Finite Horizon Learning
Incorporating adaptive learning into macroeconomics requires assumptions about how agents incorporate their forecasts into their decision-making. We develop a theory of bounded rationality that we call finite-horizon learning. This approach generalizes the two existing benchmarks in the literature: Eulerequation learning, which assumes that consumption decisions are made to satisfy the one-step-ahead perceived Euler equation; and infinite-horizon learning, in which consumption today is determined optimally from an infinite-horizon optimization problem with given beliefs. In our approach, agents hold a finite forecasting/planning horizon. We find for the Ramsey model that the unique rational expectations equilibrium is E-stable at all horizons. However, transitional dynamics can differ significantly depending upon the horizon.
|Date of creation:||2012|
|Contact details of provider:|| Postal: 31 Buccleuch Place, EH8 9JT, Edinburgh|
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- Bruce Preston, 2003.
"Learning about monetary policy rules when long-horizon expectations matter,"
FRB Atlanta Working Paper
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- Preston, Bruce, 2005. "Learning about Monetary Policy Rules when Long-Horizon Expectations Matter," MPRA Paper 830, University Library of Munich, Germany.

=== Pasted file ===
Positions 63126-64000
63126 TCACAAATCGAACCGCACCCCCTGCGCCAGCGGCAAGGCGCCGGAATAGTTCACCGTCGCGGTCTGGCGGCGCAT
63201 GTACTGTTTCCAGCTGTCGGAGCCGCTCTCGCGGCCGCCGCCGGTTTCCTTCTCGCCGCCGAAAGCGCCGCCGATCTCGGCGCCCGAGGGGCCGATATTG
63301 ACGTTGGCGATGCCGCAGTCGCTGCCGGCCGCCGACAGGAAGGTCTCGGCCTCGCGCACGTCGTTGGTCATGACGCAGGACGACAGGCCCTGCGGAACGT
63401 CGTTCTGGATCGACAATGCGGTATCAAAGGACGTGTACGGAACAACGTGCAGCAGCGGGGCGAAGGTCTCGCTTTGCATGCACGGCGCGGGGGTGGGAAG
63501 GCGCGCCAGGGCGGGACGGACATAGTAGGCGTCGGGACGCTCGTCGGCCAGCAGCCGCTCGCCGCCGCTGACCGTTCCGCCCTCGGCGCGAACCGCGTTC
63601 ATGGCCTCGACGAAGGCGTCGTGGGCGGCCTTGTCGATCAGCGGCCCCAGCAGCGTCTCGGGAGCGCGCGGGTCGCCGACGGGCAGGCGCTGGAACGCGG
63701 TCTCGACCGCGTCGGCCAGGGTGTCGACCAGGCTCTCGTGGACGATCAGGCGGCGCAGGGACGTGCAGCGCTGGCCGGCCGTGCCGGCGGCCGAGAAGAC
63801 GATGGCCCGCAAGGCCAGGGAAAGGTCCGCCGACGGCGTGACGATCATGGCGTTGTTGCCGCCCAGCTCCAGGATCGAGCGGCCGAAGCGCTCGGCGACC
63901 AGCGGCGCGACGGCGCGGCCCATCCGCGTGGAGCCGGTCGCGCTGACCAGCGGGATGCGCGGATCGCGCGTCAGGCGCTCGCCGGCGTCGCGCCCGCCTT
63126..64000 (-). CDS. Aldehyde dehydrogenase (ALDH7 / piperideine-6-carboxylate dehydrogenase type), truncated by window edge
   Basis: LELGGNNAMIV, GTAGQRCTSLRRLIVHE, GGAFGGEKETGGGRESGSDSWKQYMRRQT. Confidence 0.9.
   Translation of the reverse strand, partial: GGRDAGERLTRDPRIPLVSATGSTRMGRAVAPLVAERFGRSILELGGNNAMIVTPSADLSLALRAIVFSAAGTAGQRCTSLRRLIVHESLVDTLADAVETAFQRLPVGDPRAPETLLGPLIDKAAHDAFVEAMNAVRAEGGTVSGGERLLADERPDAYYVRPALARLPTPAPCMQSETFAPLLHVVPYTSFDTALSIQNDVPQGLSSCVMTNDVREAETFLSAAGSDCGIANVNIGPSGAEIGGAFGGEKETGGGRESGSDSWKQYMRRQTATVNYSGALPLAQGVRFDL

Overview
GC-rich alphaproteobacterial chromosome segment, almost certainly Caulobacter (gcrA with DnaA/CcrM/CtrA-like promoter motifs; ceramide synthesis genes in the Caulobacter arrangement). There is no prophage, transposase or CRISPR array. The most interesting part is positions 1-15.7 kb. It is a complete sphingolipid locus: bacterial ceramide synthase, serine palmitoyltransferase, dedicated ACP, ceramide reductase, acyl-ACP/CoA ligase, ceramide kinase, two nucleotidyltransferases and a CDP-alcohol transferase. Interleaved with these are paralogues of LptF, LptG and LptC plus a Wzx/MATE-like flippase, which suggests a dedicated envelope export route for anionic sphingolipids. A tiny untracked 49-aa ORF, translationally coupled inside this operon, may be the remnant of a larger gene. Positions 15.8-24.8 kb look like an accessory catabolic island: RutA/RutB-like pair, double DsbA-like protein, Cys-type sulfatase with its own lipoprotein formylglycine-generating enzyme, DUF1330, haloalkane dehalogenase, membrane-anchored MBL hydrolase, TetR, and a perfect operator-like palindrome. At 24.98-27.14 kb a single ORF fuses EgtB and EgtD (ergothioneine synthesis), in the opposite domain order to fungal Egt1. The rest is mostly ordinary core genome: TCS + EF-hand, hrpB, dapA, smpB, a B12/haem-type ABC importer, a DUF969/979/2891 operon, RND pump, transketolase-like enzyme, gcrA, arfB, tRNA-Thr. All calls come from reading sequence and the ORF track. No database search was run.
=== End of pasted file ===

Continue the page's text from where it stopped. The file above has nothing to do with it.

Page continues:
- Kaushik Mitra & James Bullard, "undated".
"Learning About Monetary Policy Rules,"
00/41, Department of Economics, University of York.
- Evans, George W. & Honkapohja, Seppo & Mitra, Kaushik, 2009.
"Anticipated fiscal policy and adaptive learning,"
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- George W. Evans & Seppo Honkapohja & Kaushik Mitra, 2007. "Anticipated Fiscal Policy and Adaptive Learning," CDMA Working Paper Series 200717, Centre for Dynamic Macroeconomic Analysis.
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- George W. Evans & Seppo Honkapohja & Kaushik Mitra, 2007. "Anticipated Fiscal Policy and Adaptive Learning," University of Oregon Economics Department Working Papers 2007-5, University of Oregon Economics Department, revised 13 Dec 2008.
- Roger Guesnerie, 2005.
"Assessing Rational Expectations 2: "Eductive" Stability in Economics,"
MIT Press Books,
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edition 1, volume 1, number 0262072580, December.
- Roger Guesnerie, 2005. "Assessing Rational Expectations 2: eductive stability in economics," Post-Print halshs-00754853, HAL.
- Bray, Margaret M & Savin, Nathan E, 1986. "Rational Expectations Equilibria, Learning, and Model Specification," Econometrica, Econometric Society, vol. 54(5), pages 1129-1160, September.
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